4.   Fourth, the challenge of learning to play a piece is hugely satisfying on many levels. Practically, learning to do anything difficult gives satisfaction in itself. And then learning to do something that is not only difficult but worthwhile and deeply enriching provides that much greater satisfaction - there are few things in life which are more satisfying than finally learning to play a great piece of music.

5.   Fifth, the appreciation of music is deeply connected to who and what we are as human beings. Music is perhaps more meaningful to us than any other area of human endeavour. Some people try to give evolutionary reasons for this, others make spiritual connections, but whatever the explanation, music seems to be deeply enmeshed with how our brains work and how we conceive ourselves at the deepest level.

Playing an instrument rather than just passively listening to it brings us that much closer to it; it brings us inside the music as it were rather than listening to it from a position on the outside. Perhaps the only way to become even more closely connected to music is to actually compose it. Or maybe to conduct it. But playing is the next best thing.

6.   Sixth, playing an instrument can be so meaningful to us that it becomes part of our self identity. One of the articles to which we had the most feedback was entitled ‘Do you identify as a bassoonist?’. So many people wrote to say that they did and why it was important to them. I am also struck by the number of our customers who have the word ‘bassoon’ or the letters ‘bsn’ in their email address, and who also give their bassoons names, such is their connection with the instrument.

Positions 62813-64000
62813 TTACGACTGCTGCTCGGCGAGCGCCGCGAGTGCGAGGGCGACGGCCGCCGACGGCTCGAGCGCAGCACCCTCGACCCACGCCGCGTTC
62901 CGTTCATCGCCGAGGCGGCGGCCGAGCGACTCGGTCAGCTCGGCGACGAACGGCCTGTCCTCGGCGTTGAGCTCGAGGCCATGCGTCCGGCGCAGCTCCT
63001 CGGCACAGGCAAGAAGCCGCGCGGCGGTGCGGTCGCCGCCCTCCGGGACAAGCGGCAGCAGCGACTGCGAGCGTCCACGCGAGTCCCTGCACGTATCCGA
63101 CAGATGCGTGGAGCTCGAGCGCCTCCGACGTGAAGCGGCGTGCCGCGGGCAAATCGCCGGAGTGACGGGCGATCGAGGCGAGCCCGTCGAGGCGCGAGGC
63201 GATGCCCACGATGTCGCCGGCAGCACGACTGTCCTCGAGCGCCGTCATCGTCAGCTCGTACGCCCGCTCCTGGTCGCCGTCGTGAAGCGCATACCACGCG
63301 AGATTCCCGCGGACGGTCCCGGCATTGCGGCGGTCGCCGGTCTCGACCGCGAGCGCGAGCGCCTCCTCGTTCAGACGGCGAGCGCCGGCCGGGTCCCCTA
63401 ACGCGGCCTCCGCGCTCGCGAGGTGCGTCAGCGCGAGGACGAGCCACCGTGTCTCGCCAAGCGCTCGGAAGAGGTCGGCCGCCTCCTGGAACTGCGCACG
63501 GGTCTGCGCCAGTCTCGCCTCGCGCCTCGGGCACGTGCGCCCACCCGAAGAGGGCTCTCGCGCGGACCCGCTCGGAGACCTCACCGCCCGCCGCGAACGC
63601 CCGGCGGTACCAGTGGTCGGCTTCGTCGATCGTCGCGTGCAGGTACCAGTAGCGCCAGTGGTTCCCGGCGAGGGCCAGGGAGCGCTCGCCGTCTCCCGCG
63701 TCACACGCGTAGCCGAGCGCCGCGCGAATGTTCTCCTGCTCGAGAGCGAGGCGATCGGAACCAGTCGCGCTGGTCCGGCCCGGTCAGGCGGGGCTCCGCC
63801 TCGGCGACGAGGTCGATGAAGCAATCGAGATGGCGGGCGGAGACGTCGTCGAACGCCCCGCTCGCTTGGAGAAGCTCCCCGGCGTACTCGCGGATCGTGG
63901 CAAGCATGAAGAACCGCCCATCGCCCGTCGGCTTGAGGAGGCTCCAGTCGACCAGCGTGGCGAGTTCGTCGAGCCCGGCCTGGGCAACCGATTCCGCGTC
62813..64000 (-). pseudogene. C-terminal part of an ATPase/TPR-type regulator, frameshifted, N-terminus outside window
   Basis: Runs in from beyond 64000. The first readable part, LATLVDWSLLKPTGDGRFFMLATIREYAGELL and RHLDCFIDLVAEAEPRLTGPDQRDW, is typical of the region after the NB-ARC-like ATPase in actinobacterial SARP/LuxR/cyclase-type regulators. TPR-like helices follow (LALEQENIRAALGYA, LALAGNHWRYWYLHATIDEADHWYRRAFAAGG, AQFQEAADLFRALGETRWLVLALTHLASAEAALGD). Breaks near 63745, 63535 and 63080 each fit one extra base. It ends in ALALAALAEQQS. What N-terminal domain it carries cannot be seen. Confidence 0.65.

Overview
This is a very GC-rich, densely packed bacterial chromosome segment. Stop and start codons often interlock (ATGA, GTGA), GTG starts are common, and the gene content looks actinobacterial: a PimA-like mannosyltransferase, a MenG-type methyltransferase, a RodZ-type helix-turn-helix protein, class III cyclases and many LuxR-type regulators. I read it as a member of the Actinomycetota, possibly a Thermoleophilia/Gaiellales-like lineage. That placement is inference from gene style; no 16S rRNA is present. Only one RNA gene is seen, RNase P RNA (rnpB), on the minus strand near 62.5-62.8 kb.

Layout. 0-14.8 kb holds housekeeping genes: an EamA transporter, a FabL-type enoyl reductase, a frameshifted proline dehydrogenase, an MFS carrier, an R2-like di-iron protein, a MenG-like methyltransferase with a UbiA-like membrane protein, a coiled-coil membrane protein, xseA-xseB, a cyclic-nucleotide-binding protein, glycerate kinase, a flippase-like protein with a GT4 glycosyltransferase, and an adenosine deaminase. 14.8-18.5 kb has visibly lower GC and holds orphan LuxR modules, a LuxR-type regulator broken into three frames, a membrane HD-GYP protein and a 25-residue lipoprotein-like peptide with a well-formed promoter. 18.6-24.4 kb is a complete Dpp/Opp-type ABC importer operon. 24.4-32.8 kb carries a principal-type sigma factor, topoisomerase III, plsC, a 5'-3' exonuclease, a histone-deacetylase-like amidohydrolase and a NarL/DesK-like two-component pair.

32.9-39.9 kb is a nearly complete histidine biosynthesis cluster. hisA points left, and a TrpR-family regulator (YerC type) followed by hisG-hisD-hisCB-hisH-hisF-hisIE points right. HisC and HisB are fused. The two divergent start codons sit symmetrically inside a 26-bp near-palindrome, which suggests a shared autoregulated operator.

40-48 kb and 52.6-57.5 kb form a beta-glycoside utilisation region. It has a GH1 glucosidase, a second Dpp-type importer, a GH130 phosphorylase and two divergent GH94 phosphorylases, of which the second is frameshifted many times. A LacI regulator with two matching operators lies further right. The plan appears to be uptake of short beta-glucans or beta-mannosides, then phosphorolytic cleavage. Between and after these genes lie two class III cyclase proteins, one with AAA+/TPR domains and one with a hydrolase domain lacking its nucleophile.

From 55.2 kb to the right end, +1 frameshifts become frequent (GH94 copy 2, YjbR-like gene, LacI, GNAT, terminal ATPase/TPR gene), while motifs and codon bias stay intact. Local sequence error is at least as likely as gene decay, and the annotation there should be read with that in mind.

7.   Seventh, playing an instrument connects us to the composer and time in which it was composed, exposing us to a world-view and culture which would otherwise largely remain alien to us. Similar to the way in which reading Plato, for example, immerses us in the time in which he was writing and opens up a very different way of perceiving ourselves and the world. And the rewards of doing so are just as immense – having the potential to change not just our way of viewing the world but change ourselves as well. 

8.   Eighth, those who don’t learn to play an instrument, or who tried but gave up, very often deeply regret not having learnt. I am often struck by the weekly piece in the Times entitled My Culture Fix, where well known people answer a fixed set of questions every week. Two of these questions are ‘The instrument I play’ and ‘The instrument I wish I’d learnt’ and they rarely fail to elicit either deep pleasure in the instrument they play or, more often, deep regret at not playing an instrument, or not playing one better.

This should be a lesson to us all – take up an instrument if you don’t currently play one, whatever your age, and encourage others, especially young people, to do the same as the earlier you start the quicker the progress.

9.   Ninth, getting to know your instrument and becoming one with it. Each instrument offers different challenges and satisfactions. Those who play the bassoon for example, often say that the things they find most satisfying about playing it are a) the timbre (and bassoonists will pay a lot of money to obtain a bassoon with the timbre they really connect with it is that important to them), and b) the control they can exert over each note or sequence of notes – from breathing and reed control with mouth and lips in combination with the finger control.

The nuances of sound which can be brought out with the finest motor control of the body are immense and help make the bassoonist feel at some deep level at one both with the instrument and the music.

So in conclusion, is it worth learning to play a (classical) instrument such as the bassoon any more, or have advances in technology made it outmoded? I would say that the satisfaction one gains from actually playing an instrument rather than just listening to others doing it is both different and, in many ways, especially at the deepest levels of our psyches, better. 

If you would like to take up the bassoon, or take your playing to a higher level, please get in touch. We would love to help. Age or previous experience don’t matter – we have had customers of all ages and musical backgrounds take up the bassoon and make good progress with it.